Investing.com - The dollar was hovering near its highest levels in five months against a basket of the other major currencies on Thursday as rising U.S. government bond yields continued to underpin demand for the currency.
The U.S. dollar index, which measures the greenback’s strength against a basket of six major currencies, was at 93.34 by 08:11 AM ET (12:11 AM GMT), within close reach of Wednesday’s highs of 93.52, the most since December 18.
The index is up around 0.93% so far this week.
The recent rise in the dollar has been fueled by a surge in U.S. government bond yields to multi-year highs.
The yield on 10-year U.S. Treasury notes rose as high as 3.122% on Thursday, the highest level since 2011. Bond yields move inversely to prices.
Yields have climbing higher since the Fed said at its May meeting that inflation is moving closer to its 2% target. The Fed raised rates in March and projected two more rate hikes this year, although many investors see three hikes as possible.
The euro remained on the back foot, with EUR/USD last at 1.1804, after plumbing a five month low of 1.1762 on Wednesday.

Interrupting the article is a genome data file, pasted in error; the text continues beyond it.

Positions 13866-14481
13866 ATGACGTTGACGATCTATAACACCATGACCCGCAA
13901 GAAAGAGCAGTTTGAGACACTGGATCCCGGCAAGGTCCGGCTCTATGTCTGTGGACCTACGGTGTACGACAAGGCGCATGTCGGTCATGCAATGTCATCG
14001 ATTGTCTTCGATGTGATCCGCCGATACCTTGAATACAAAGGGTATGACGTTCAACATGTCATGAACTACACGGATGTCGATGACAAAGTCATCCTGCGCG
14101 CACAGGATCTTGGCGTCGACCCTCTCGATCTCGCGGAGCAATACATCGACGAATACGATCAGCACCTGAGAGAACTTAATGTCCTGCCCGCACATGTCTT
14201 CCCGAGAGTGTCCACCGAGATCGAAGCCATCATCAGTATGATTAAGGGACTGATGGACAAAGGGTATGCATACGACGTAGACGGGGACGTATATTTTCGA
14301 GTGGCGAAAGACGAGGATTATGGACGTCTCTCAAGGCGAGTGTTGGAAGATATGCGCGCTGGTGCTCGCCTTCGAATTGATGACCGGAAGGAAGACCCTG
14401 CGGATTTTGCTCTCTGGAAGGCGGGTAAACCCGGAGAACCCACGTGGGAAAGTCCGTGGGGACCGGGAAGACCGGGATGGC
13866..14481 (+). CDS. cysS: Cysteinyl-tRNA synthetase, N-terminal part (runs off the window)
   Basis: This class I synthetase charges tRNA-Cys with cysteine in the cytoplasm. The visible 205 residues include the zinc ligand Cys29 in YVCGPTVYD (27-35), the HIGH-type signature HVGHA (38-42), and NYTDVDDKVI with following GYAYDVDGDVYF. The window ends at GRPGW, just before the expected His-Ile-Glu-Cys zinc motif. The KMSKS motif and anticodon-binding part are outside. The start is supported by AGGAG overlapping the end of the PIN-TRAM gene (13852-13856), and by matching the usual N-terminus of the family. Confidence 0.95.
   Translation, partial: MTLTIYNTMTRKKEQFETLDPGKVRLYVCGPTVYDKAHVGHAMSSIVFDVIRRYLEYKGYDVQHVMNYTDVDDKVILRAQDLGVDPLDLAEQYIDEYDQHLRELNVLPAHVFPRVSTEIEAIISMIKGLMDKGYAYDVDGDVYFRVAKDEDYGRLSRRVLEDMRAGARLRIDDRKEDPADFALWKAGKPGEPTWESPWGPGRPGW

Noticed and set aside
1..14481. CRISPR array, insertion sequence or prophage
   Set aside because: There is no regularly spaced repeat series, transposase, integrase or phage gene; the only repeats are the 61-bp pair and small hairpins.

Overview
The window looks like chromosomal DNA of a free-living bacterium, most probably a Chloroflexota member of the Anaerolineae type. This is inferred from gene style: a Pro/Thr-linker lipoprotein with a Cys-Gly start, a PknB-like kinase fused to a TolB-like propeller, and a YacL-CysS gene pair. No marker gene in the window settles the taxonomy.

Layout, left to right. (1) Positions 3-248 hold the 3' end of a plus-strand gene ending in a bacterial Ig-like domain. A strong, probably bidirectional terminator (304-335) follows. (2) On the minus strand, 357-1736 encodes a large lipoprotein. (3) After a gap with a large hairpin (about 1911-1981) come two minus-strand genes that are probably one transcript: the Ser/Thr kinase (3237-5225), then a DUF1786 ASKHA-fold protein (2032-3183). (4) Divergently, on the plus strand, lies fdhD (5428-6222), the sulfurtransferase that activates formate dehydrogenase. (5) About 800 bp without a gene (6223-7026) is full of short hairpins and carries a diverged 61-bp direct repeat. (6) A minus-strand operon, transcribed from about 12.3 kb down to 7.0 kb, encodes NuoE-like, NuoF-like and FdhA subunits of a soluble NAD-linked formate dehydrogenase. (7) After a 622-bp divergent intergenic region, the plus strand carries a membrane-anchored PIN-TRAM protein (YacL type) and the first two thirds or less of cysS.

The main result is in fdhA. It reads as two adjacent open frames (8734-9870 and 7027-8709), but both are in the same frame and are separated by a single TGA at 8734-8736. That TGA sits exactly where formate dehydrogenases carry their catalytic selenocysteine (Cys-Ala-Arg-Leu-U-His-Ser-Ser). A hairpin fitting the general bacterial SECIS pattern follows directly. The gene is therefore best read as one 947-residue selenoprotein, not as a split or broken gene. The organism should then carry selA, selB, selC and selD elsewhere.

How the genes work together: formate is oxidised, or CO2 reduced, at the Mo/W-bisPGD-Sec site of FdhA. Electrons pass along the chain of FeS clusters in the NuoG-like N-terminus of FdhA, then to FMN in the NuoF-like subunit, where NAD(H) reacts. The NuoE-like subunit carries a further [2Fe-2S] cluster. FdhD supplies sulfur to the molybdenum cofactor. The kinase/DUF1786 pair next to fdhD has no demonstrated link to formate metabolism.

Sentiment on the single currency has been hit by concerns about the formation of a new governing coalition in Italy, that investors worry could increase the changes of the country exiting the euro.
The dollar advanced against the yen, with USD/JPY rising 0.25% to 110.66, a level not seen since January 23.
The pound was a touch higher, with GBP/USD last at 1.3514, off an overnight high of 1.3515.
British Prime Minister Theresa May said on Thursday that the UK would leave the European Union customs union after Brexit, denying reports that London was considering applying the bloc's external tariffs for a period beyond December 2020.
The Australian dollar pushed higher, with AUD/USD rising 0.17% to 0.7526, while the New Zealand dollar was little changed for the day, with NZD/USD at 0.6993.